Field module

Overview

The field contains classes and function exported from the waLBerla C++ field module. fields are the central data structure in waLBerla where all simulation data is stored. A field is basically a four dimensional array, where three dimensions are used to index cells in three dimensional space and the fourth dimension for storing multiple values per cell. The field module supports two different layouts: array of structures (zyxf) and structure of arrays (fzyx). For details have a look at the C++ documentation: walberla::field::Field

Fields and numpy

waLBerla fields can be easily converted to an numpy.ndarray using the array functionality of pybind11. This means that a numpy array and a field can share the same memory such that fields can be manipulated using all the power of numpy:

>>> import waLBerla
>>> import numpy
>>> field = waLBerla.field.createField( [3,3,3,1], float )
>>> field[0,0,0,0]
0.0
>>> npArr = numpy.asarray( field )
>>> npArr = waLBerla.field.toArray( field, True ) # convenience function, same as above (True includes ghostlayers)
>>> npArr[:] = 42.0
>>> field[0,0,0,0]
42.0

A new field is created which is by default initialized with zero. Then a numpy array is created which shares the same data. After modifying the numpy array also the field values have changed.

A common source of error is to forget that some numpy functions create a copy of the data. The copy is of course not shared with the field anymore:

>>> npArr = numpy.roll( npArr, 1, axis=0 )
>>> npArr[:] = 5
>>> field[0,0,0]
42.0

When during the array manipulation a copy was created the result has to be copied back into the field again. Here the function numpy.copyto() is helpful::

>>> numpy.copyto( numpy.asarray( field ), npArr )
>>> field = waLBerla.field.toArray( field ) # convenience function, equivalent to above
>>> field[0,0,0]
5.0

Reference

Classes

class Field
  • Exported from C++ class walberla::field::Field

  • To modify or access a field class, the most convenient way is to create a numpy.ndarray view on it.

__array__()

The returned object implements pybind11::array and can be used for example to create a numpy.ndarray that shares the same data:

numpy.asarray( field )

With this function all ghostlayers are included in the view on the array. If the fourth dimension is one (this means only one value per cell). The returned numpy array has only 3 dimensions.

swapDataPointers(otherField)

Swaps the data of two fields. Only works if sizes, allocSizes and layout of the two fields are identical. The content of numpy arrays that have been created using the buffer interface are NOT swapped.

The following attributes are read-only and provide information about sizes and memory layout

size

4-tuple with sizes of (x,y,z,f) coordinates not counting ghost layers

allocSize

The actual number of allocated elements for each coordinate. Differences of size and allocSize are due to ghost layers and/or padding and depend on the chosen C++ walberla::field::FieldAllocator

strides

How many elements have to be skipped over in memory when incrementing the (x,y,z,f) dimension by one.

offsets

How many elements to skip over in memory from allocation begin to element (0,0,0,0)

layout

Either zyxf (Array-of-Structures) or fzyx (Structure-of-Arrays)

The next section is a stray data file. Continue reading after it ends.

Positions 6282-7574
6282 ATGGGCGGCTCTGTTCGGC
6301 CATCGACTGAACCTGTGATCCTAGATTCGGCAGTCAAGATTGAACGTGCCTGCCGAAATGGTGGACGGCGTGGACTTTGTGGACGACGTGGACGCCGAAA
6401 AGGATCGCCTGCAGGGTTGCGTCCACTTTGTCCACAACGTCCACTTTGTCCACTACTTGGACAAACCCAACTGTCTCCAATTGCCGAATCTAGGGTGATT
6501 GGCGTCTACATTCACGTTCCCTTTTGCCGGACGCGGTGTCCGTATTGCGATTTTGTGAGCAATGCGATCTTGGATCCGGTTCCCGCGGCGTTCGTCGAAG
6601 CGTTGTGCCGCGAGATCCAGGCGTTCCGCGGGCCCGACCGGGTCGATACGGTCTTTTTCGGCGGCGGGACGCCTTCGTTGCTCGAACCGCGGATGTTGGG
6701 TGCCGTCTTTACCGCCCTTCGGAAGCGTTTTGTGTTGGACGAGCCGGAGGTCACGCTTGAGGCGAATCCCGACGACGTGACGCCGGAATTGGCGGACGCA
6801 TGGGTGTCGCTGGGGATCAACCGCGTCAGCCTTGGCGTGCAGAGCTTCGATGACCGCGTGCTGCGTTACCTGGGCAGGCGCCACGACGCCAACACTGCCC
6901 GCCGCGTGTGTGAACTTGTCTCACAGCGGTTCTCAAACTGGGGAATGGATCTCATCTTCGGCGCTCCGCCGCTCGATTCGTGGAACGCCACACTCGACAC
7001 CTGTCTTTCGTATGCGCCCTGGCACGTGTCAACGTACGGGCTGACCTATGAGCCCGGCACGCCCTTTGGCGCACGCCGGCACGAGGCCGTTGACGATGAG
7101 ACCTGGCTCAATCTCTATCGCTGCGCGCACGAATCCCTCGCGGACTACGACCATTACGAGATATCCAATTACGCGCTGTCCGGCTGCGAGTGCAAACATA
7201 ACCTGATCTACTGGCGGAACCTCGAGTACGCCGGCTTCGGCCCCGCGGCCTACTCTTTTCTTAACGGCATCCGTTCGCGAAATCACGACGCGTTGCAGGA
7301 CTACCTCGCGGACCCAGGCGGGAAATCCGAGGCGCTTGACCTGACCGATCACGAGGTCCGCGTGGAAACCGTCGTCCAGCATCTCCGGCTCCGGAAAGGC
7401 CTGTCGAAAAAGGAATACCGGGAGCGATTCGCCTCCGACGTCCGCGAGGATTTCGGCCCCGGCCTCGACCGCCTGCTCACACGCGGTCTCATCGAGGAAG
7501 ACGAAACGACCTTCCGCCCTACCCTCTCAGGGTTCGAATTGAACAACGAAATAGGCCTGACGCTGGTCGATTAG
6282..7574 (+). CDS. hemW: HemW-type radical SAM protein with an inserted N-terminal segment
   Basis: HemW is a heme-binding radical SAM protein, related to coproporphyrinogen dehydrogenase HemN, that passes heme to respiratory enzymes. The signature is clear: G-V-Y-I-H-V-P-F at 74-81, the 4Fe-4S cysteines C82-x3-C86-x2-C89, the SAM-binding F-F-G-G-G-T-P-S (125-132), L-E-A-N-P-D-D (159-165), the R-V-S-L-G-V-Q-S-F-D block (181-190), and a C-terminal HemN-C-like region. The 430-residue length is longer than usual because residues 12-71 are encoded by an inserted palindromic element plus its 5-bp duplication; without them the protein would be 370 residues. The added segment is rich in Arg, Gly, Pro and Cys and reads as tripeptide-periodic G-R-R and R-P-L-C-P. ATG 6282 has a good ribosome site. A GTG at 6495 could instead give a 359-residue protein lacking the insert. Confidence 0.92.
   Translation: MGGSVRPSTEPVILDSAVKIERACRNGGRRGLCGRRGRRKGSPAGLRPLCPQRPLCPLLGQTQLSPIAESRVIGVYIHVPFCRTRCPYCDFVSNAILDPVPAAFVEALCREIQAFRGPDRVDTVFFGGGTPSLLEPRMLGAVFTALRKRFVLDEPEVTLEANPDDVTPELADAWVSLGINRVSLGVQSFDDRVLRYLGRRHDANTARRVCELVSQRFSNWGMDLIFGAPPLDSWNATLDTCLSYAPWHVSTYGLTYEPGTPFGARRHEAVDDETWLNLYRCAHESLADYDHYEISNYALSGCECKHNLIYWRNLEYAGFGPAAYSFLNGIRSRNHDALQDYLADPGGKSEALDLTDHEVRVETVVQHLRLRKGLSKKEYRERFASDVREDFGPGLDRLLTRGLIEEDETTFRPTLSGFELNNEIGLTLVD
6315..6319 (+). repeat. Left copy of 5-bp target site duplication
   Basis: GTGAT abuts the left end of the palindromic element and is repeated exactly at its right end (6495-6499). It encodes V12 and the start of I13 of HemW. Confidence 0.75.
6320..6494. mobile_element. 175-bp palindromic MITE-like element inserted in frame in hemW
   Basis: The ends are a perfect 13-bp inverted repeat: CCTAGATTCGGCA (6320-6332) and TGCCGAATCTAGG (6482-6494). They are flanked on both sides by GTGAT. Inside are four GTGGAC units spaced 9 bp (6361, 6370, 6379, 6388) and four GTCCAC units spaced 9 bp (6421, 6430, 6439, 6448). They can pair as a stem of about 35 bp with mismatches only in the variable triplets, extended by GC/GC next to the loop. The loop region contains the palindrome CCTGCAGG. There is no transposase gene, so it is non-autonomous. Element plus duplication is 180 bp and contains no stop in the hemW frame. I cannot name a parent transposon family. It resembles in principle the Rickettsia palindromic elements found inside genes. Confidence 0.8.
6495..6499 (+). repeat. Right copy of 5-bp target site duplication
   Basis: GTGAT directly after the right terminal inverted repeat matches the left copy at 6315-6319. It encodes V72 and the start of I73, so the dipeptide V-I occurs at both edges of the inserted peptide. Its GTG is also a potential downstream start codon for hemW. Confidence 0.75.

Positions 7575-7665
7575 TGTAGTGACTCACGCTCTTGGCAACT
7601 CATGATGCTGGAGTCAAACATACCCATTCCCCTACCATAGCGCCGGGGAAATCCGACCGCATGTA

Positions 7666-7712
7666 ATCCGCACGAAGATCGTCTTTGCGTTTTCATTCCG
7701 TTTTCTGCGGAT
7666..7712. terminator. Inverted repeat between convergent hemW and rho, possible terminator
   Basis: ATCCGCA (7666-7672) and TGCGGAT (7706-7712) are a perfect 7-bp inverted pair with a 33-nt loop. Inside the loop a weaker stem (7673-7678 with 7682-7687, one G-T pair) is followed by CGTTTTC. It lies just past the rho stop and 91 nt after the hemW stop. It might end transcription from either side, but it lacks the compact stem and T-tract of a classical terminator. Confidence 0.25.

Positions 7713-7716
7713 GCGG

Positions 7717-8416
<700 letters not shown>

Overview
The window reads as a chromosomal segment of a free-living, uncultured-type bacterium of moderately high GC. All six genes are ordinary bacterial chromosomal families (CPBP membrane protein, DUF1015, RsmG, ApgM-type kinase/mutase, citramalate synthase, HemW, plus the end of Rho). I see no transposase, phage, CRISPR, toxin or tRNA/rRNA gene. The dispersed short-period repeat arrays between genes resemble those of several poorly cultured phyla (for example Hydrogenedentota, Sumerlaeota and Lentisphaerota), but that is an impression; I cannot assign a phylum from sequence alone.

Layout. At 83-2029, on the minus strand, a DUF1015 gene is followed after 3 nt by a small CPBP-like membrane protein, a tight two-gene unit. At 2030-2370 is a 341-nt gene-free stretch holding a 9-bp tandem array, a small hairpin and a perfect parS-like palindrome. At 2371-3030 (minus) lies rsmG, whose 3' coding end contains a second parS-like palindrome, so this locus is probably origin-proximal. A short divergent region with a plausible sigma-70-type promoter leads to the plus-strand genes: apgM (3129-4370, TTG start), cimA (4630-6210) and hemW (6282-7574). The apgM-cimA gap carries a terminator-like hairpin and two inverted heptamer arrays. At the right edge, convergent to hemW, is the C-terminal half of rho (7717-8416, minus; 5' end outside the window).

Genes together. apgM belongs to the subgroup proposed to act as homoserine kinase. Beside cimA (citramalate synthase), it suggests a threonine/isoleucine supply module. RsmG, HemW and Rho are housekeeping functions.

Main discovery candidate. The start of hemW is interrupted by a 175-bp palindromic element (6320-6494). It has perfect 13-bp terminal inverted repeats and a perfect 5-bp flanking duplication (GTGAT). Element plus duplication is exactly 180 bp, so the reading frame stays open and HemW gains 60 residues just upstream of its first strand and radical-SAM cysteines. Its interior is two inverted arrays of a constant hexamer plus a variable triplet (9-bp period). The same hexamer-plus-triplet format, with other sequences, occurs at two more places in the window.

class GhostLayerField
sizeWithGhostLayer

4-tuple with sizes of (x,y,z,f) coordinates including ghost layers

nrOfGhostLayers

The number of ghostlayers at each border of the field.

Free Functions

createField(size, type, ghostLayers=1, layout=field.zyxf)

Creates a new GhostLayerField

Parameters
  • size – List of length 4 specifying x,y,z,f size of the field.

  • type

    Type of the field elements. Valid types are the python types as well as some numpy types:
    • Integer types: int, numpy.int[8,16,32,64]

    • Unsigned types: numpy.uint[8,16,32,64]

    • Float types : float, numpy.float32, numpy.float64

    • Bool types : numpy.bool

    The type mapping is done via the C++ template trait walberla::python_coupling::isCppEqualToPythonType such that custom C++ types can be exported as well.

  • ghostLayers – number of ghost layers of new field

  • layout – Either array-of-structures field.zyxf or structure-of-arrays field.fzyx

addToStorage(blocks, name, dtype, fSize=1, layout=field.fzyx, ghostLayers=1, initValue=0.0, alignment=0)

Adds a GhostLayerField to the given blockStorage

Parameters
  • blocks – the structured blockstorage where the field should be added to

  • name – name of block data, is used to retrieve the created field later on

  • dtype – data type of the field

  • fSize – number of values per cell

  • layout – field.fzyx (SoA) or field.zyxf(AoS)

  • ghostLayers – number of ghost layers of the field

  • initValue – initial value for all cells, if None the types are default initialized (for most types zero)

  • alignment – alignment in bytes of the field vector

gather(blocks, blockDataName, slice, targetRank=0)

Gathers part of the complete simulation domain (which is distributed to multiple processes) to one process.

Parameters
  • blocks – the blockstorage where the field is stored

  • blockDataName – the name of the block data where the field is stored

  • slice – a slice object describing the region that should be collected in global coordinates

  • targetRank – world rank of process where the data should be gathered to

Returns None on all processes except on process with rank targetRank. Here the collected field is returned.

Slice gather example::
>>> field.gather( blocks, 'density', makeSlice[ :,:,2 ] )
createPackInfo(blocks, blockDataName)

Creates a walberla::field::communication::PackInfo for a field. For details see tutorial on communication.

createMPIDatatypeInfo(blocks, blockDataName)

Creates a walberla::field::communication::UniformMPIDatatypeInfo for a field. For details see tutorial on communication.